Seems like other people both here and elsewhere are remembering the same things. Glad I'm not imagining them.

  16. Jerry Friedman said,

    September 22, 2017 @ 11:05 pm

    Bob Ladd: The connection with dote on looks like the same as in infatuate, and in reverse, in fond.

  17. chips mackinolty said,

    September 22, 2017 @ 11:13 pm

    I must be in my dotage.

    My first quick reading of "… about what will happen to North Korea if Kim Jong-un launches nuclear missiles" had me thinking your post said: "… about what will happen to North Korea if Kim Jong unlaunches nuclear missiles".

    Unlaunches? Now there's an idea for the Korean Peninsula.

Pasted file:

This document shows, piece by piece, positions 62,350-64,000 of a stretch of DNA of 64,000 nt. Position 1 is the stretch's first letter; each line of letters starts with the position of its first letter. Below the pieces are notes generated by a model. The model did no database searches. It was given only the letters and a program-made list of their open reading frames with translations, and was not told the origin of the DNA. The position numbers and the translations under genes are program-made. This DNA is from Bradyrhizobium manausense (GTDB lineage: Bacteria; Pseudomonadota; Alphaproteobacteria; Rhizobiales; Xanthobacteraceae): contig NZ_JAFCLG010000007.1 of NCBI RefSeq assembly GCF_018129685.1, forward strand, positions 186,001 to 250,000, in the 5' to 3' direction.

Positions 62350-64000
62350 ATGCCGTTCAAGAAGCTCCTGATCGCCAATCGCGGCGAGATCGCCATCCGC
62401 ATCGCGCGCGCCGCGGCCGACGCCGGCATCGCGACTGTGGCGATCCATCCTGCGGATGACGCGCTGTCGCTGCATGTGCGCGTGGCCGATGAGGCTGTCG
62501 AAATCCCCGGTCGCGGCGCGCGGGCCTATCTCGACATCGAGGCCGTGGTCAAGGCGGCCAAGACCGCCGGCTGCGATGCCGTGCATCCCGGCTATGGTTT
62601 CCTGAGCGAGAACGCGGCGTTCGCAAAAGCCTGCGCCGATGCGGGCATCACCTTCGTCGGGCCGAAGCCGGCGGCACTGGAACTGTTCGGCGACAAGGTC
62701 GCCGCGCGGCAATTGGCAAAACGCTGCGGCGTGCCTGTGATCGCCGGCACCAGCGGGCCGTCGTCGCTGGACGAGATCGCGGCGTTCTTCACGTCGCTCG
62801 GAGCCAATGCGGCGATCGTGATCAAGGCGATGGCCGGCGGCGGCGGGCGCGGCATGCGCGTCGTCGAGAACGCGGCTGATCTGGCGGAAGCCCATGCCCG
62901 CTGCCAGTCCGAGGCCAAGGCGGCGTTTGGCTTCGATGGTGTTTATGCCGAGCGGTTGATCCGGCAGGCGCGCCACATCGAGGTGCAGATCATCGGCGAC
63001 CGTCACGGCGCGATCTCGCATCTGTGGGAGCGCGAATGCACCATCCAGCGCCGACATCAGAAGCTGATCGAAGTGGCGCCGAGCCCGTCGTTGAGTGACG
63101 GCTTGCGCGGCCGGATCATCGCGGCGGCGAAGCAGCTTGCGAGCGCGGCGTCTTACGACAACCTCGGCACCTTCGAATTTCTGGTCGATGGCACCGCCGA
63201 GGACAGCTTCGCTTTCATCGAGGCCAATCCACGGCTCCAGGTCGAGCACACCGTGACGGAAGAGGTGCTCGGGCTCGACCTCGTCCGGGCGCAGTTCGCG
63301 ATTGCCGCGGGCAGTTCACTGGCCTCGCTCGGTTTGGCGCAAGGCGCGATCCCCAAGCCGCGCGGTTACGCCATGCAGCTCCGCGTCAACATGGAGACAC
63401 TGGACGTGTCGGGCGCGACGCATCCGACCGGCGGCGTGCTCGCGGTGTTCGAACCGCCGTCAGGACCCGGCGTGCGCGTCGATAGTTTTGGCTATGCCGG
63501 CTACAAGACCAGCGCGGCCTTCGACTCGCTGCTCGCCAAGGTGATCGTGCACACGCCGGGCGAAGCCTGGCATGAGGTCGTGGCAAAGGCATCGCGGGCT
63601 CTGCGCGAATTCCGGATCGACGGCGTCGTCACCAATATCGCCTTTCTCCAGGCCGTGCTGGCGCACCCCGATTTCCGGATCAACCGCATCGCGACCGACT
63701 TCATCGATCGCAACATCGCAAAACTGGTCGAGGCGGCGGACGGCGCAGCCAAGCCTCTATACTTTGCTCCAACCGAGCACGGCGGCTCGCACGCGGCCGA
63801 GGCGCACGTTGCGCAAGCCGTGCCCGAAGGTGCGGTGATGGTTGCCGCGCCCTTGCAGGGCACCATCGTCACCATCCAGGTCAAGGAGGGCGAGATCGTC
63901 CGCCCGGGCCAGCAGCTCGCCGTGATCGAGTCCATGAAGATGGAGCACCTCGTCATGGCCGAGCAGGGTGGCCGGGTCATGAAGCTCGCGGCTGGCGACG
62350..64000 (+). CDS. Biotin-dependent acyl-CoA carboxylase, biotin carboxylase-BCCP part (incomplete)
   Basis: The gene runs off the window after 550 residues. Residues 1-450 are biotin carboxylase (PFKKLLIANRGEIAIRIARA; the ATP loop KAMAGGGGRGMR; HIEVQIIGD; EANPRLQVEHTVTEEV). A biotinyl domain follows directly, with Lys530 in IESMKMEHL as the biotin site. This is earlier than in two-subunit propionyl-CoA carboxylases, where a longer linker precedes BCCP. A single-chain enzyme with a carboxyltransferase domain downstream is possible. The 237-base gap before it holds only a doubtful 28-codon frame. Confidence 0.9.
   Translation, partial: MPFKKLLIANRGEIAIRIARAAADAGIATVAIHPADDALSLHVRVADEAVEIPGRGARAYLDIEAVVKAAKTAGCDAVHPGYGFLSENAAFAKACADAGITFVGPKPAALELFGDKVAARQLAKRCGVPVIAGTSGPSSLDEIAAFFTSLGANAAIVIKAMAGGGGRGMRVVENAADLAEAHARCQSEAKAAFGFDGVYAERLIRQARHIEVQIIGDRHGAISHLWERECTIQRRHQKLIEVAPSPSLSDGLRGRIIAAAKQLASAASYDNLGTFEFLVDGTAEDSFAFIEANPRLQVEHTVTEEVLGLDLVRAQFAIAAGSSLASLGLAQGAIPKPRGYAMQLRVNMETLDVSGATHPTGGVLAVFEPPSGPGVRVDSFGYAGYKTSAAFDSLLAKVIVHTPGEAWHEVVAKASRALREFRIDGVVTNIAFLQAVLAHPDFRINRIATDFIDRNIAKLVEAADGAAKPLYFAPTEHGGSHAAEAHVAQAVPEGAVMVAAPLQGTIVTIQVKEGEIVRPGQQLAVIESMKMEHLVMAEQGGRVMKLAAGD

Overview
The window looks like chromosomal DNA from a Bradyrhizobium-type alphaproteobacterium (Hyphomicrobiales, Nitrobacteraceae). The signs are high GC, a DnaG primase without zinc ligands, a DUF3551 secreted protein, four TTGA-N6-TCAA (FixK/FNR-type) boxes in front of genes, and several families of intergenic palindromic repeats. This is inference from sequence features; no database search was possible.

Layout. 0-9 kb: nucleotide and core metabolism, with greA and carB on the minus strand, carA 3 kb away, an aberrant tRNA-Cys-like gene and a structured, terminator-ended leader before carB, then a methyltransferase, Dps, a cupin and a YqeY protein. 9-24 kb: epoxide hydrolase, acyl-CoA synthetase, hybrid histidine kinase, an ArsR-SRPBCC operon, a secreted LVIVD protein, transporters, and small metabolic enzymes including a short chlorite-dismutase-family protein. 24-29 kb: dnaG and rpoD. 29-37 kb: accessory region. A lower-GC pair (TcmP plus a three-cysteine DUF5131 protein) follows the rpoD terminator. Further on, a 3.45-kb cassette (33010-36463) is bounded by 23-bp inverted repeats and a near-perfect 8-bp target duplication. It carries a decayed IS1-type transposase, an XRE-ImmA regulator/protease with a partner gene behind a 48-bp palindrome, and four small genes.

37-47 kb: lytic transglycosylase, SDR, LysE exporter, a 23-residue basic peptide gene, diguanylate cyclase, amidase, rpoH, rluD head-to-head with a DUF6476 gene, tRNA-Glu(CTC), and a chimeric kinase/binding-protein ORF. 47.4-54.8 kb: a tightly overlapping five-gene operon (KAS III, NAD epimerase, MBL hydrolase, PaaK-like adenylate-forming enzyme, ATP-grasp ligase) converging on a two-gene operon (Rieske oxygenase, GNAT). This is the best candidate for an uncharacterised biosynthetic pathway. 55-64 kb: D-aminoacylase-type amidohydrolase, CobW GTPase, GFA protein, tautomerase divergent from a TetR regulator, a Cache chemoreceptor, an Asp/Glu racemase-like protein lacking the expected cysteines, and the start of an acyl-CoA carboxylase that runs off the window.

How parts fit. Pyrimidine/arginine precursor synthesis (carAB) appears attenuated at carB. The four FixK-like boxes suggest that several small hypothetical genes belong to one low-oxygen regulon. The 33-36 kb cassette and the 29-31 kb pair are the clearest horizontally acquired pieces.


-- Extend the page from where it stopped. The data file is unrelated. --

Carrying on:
18. Jerry Friedman said,

    September 22, 2017 @ 11:20 pm

    No, wait, I mean dote, infatuate, and fond all developed the same way, from "foolish" to "loving".

  19. Lazar said,

    September 23, 2017 @ 4:13 am

    That's not how I pronounce it. For me, it is \dō′tərd\.

    The use of /d/ in these cases by Google's dictionary really rubs me the wrong way. Plenty of North Americans still maintain at least some phonemic distinction between /t/ and /d/ in weak position despite flapping, either by subtle vowel length differences or by the presence or absence of Canadian raising – writer/rider being the canonical example.

    I've also noticed a lot of commentators pronouncing the word as [ˈdoʊtɑːɹd] or the like. I suppose, not being familiar with it, it doesn't occur to them that this is a typical application of the element -ard found in wizard, Spaniard, etc. – but they may also be influenced by the contemporary netspeak use of -tard as a derogative suffix, as in fucktard or Paultard.

  20. ajay said,

    September 23, 2017 @ 5:47 am